Rocher (like Ferrero Rocher, the chocolate)

Growing up, I accepted that people would mess up my name.  Now that I’m an adult, however, and a professional, it’s probably my ultimate pet peeve.  Before, I wouldn’t correct people when they would not say my last name correctly, thinking, “Ah, that’s sweet, they tried to say it.”  Yet now when people say my last name, and it doesn’t sound right, I correct them in as polite a way possible.  Because that’s my name they’re saying.  They’re talking about me.  And when they don’t get it right, I’m not going to stand there and smile, accepting complacency.  I’m going to stand there and smile, and say what my name really is.

Project Thankful: Reason #53

There is an impending blizzard.  Or as New Englanders think of it, there’s going to be snow!  And probably shoveling.  

I always take inventory of what we have around the house before the scheduled snow starts in order to ensure that we have enough supplies to make it through the blizzard.  I do this not because I think, “Oh my gosh, I’m never going to be able to leave the house again because it’s going to snow!” but because I frankly do not want to leave the house except to shovel during a storm.  Especially for cat food.  Because if you don’t have enough cat food then you need to leave the house to go to the store to get some more, even if it’s in the single digits and cars can not drive straight down your street, because those furry felines will turn on you.

With cat food and other items on my list in mind, I headed off to the grocery store where I was able to get a good parking space, a cart, and all of the items on my list.  Huzzah!  Oh, except for the super grouchy people in the store.  Being in a grocery store during an impending blizzard does not give you the right to be rude.  Or to leave the gallon of milk you did not want in the baby food aisle.

I’m thankful I was raised by non-rude parents and that I can honestly say that I am not a rude person.  Stubborn, sarcastic, impatient, somewhat low tolerance of people in general…I’ll admit to all of those descriptions.  But rude?  No, I’m not rude.  I’m the person who picks up the neglected gallon of milk in the baby food aisle and puts it back in its rightful place.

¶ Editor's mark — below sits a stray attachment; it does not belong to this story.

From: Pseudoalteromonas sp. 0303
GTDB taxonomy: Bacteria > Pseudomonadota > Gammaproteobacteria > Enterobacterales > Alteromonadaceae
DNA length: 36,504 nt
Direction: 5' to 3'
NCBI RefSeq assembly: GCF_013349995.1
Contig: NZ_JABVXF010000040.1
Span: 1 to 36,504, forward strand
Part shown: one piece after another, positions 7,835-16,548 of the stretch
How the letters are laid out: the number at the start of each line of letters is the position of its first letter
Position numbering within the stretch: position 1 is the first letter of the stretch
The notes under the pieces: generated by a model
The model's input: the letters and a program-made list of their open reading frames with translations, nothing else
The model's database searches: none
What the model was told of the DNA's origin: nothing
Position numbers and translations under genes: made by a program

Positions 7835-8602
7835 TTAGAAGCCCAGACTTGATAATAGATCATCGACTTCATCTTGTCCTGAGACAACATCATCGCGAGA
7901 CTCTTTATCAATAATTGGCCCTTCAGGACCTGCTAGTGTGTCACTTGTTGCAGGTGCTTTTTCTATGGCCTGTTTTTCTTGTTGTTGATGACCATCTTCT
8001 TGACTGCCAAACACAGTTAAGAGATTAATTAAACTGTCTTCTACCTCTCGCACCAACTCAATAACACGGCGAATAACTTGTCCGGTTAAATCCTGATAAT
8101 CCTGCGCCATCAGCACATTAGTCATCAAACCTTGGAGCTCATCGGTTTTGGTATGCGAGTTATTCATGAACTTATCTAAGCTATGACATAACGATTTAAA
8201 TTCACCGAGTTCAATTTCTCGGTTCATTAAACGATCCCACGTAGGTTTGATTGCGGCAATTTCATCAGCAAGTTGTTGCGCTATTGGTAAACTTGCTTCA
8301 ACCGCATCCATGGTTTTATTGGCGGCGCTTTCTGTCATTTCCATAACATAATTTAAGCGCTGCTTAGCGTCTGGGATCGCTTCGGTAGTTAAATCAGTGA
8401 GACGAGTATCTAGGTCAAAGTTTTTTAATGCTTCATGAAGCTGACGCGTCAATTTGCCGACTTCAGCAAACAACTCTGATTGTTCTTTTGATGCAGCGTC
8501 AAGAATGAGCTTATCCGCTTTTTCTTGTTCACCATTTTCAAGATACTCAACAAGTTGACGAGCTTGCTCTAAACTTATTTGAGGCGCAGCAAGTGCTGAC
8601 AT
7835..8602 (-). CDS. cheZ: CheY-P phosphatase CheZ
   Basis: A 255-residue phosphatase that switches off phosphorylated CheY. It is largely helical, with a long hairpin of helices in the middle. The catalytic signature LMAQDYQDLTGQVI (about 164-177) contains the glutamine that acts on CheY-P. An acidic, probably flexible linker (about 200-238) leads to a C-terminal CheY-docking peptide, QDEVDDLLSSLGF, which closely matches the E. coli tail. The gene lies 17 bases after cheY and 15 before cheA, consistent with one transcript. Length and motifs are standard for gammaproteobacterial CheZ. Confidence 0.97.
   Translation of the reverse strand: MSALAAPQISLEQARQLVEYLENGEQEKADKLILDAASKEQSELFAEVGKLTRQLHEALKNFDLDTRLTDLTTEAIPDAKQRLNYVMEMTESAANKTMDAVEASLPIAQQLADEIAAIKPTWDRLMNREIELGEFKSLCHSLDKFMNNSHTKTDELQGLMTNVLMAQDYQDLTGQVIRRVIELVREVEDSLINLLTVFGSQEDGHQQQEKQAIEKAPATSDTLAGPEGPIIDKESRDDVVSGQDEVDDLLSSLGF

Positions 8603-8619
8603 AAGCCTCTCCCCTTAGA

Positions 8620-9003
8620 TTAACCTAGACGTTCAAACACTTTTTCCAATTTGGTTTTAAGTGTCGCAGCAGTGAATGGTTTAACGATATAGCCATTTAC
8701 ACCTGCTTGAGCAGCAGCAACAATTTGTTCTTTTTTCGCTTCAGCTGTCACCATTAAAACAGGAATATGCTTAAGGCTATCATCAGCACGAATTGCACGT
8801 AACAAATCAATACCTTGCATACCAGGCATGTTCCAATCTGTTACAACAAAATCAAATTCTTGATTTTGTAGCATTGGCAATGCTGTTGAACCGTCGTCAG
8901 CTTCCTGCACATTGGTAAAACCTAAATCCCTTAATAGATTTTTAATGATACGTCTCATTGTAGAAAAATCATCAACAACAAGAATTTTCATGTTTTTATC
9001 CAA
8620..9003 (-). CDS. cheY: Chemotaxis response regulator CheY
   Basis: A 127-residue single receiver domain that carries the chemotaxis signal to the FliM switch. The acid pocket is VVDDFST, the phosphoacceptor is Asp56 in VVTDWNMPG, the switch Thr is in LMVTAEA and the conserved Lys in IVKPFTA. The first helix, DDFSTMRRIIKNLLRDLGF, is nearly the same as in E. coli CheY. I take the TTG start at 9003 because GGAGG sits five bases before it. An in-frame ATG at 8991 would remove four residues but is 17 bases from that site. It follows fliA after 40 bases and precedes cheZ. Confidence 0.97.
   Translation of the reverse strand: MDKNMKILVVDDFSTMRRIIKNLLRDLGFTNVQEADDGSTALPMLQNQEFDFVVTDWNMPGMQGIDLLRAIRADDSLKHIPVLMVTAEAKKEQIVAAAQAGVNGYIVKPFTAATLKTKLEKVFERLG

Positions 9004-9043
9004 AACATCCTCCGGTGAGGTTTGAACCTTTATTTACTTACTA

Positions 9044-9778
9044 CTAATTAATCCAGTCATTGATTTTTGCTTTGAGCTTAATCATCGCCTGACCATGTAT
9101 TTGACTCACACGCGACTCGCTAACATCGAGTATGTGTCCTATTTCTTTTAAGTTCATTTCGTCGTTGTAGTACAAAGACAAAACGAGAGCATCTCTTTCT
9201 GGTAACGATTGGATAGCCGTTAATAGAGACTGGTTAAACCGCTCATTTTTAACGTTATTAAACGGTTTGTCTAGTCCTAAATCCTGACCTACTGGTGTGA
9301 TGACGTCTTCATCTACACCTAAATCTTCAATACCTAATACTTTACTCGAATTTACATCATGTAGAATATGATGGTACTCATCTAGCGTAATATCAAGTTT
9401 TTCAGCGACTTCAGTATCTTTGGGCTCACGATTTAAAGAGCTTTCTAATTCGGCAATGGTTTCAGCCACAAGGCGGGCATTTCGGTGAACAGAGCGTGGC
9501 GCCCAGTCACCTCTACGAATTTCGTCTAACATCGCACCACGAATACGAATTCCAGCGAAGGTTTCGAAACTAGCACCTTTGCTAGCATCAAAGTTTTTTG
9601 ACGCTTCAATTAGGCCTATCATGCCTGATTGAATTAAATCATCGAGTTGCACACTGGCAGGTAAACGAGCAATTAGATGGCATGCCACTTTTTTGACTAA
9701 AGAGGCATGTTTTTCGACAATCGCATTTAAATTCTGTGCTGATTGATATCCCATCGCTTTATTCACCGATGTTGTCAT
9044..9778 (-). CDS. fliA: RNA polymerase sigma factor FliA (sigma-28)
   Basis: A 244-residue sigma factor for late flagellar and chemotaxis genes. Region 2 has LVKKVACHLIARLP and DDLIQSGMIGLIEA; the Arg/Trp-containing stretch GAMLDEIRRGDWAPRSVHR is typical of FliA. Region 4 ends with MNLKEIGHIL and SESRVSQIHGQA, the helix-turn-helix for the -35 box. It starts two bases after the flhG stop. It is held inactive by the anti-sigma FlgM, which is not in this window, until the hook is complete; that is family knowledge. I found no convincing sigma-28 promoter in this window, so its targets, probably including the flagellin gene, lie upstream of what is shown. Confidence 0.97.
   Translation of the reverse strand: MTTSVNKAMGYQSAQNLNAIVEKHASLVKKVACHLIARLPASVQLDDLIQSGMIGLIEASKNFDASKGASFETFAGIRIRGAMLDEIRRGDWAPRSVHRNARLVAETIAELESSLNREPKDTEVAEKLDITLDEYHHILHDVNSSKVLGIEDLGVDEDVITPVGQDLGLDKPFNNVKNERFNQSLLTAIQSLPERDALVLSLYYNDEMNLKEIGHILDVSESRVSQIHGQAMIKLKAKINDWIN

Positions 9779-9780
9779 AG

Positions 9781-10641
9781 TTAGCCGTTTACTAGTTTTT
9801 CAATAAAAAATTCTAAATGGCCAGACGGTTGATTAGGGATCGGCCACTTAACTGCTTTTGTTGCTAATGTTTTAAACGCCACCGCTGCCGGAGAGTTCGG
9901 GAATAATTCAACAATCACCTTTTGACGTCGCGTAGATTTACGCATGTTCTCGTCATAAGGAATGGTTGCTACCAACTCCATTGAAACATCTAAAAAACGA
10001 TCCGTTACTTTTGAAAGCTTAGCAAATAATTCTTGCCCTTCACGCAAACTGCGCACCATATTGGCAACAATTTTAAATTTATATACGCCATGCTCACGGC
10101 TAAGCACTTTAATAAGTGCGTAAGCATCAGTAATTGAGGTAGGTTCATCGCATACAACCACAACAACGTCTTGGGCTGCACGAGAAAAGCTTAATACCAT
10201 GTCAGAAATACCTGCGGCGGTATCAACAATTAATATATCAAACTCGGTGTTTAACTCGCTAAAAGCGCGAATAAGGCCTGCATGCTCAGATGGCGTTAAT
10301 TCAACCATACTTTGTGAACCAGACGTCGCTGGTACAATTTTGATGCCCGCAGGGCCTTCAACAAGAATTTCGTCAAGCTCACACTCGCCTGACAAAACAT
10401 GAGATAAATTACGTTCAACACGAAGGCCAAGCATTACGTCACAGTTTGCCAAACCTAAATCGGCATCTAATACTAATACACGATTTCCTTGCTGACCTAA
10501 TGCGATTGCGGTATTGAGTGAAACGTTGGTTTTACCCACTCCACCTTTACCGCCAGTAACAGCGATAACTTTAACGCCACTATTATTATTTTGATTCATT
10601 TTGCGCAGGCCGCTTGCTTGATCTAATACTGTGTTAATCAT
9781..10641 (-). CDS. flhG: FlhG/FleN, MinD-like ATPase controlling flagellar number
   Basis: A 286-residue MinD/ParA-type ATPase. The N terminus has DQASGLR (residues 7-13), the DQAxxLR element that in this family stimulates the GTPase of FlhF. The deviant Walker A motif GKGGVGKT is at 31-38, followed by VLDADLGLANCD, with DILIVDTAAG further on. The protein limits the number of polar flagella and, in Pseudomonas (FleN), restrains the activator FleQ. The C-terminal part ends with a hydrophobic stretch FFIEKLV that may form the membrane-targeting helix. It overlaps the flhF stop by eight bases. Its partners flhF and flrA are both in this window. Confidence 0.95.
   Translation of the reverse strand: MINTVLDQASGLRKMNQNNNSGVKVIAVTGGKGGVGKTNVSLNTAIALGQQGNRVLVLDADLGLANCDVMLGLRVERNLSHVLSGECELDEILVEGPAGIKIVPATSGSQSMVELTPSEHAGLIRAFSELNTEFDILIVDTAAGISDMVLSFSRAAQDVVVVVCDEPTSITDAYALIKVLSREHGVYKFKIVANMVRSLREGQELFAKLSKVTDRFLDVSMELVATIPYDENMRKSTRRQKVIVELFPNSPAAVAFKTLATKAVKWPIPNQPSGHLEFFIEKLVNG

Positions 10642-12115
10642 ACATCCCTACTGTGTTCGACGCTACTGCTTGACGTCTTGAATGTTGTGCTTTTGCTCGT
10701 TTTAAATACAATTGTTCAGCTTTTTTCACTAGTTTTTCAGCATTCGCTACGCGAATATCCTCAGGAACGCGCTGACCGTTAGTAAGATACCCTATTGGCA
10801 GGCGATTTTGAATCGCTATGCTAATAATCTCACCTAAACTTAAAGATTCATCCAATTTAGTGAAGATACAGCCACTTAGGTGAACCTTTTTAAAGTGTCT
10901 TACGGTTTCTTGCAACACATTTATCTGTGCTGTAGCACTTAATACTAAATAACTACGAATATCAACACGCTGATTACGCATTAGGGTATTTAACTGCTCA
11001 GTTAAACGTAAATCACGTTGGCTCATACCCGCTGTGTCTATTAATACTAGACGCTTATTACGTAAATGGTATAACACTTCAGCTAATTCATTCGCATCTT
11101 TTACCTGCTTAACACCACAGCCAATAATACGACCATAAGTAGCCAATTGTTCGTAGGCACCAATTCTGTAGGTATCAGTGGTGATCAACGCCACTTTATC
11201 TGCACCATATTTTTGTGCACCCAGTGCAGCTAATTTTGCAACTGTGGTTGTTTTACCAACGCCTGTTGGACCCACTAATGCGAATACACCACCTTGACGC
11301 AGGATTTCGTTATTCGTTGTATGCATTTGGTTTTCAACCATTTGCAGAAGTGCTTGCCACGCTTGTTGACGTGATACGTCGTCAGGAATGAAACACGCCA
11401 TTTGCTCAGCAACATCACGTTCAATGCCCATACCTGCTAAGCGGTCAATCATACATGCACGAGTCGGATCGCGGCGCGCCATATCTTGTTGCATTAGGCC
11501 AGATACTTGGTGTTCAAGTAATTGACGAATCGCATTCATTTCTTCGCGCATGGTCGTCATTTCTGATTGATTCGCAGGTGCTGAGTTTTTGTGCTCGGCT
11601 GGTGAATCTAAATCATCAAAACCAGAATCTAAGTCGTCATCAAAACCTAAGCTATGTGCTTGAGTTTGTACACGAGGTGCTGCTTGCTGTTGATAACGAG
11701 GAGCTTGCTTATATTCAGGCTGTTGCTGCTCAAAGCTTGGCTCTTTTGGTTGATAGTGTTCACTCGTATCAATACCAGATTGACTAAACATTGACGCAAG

Project Thankful: Reason #32

I am thankful for the realization that I need to start driving more into Boston rather than relying on the train.  This mainly applies to when I have a doctor’s appointment.  Because the two hour train commute into Boston plus the train commute home plus walking to and from the train stops, all while listening to the lovely sounds and conversation people make and have while on the train (why, hello sickly woman who is coughing into her hand and sniffling her nose who is not even five feet away from me…or, thank you, sir, for my ride home being enriched by your conversation about the gender politics of booty calls)…that cemented that I will be driving next time.

Why Do New Beginnings Mean Leaving People?

I am about halfway done with applying to graduate school.  My end goal: a PhD in English.

Ambitious? Yes, but I like to go after challenges. I love literature, especially research. Am I a nerd? Also, yes. To me, research is a form of creativity because you are explaining to others how you view something, allowing them to glimpse into your interpretation in hopes that they will be impacted by your words. Through my time spent working as an Educator, I am also fueled by the desire to teach at the college level, a desire stemming from my passion for working with students.

Then how come the gloomy title of this post? Because more than likely I will be moving to wherever I am accepted and choose to go to grad school. And only a couple of those wherevers are close to home. The rest are either long road trip or need to book a flight places.

Although I do not find out the admissions’ decisions until after the New Year, I am already feeling the sadness at the thought of leaving home. It will be my first time leaving home, living on my own (unless you count my cat), and the words “leaving home” and “on my own” are not the cheeriest of sorts for good reason. I am going to miss my family and my friends, as much as they may drive me crazy from time to time. And this sadness is more poignant around the holidays with me realizing that this might very well be the last holiday season I spend at home.

I haven’t mentioned any of this to my parents because if I did then I would start crying, and they would start crying, and it would get emotional, and we do not have enough tissues in my house for all the tears that would happen. So instead I am blogging about it. Because why do new beginnings mean leaving people? Why do new beginnings imply leaving something major behind, rather than simply an extension of happiness in someone’s life?

As a writer, new beginnings are used for a number of reasons. I am going to focus on mine for the positive aspects to try to distract from some of that sadness. That and cats. Because, really, who wouldn’t feel better looking at cats?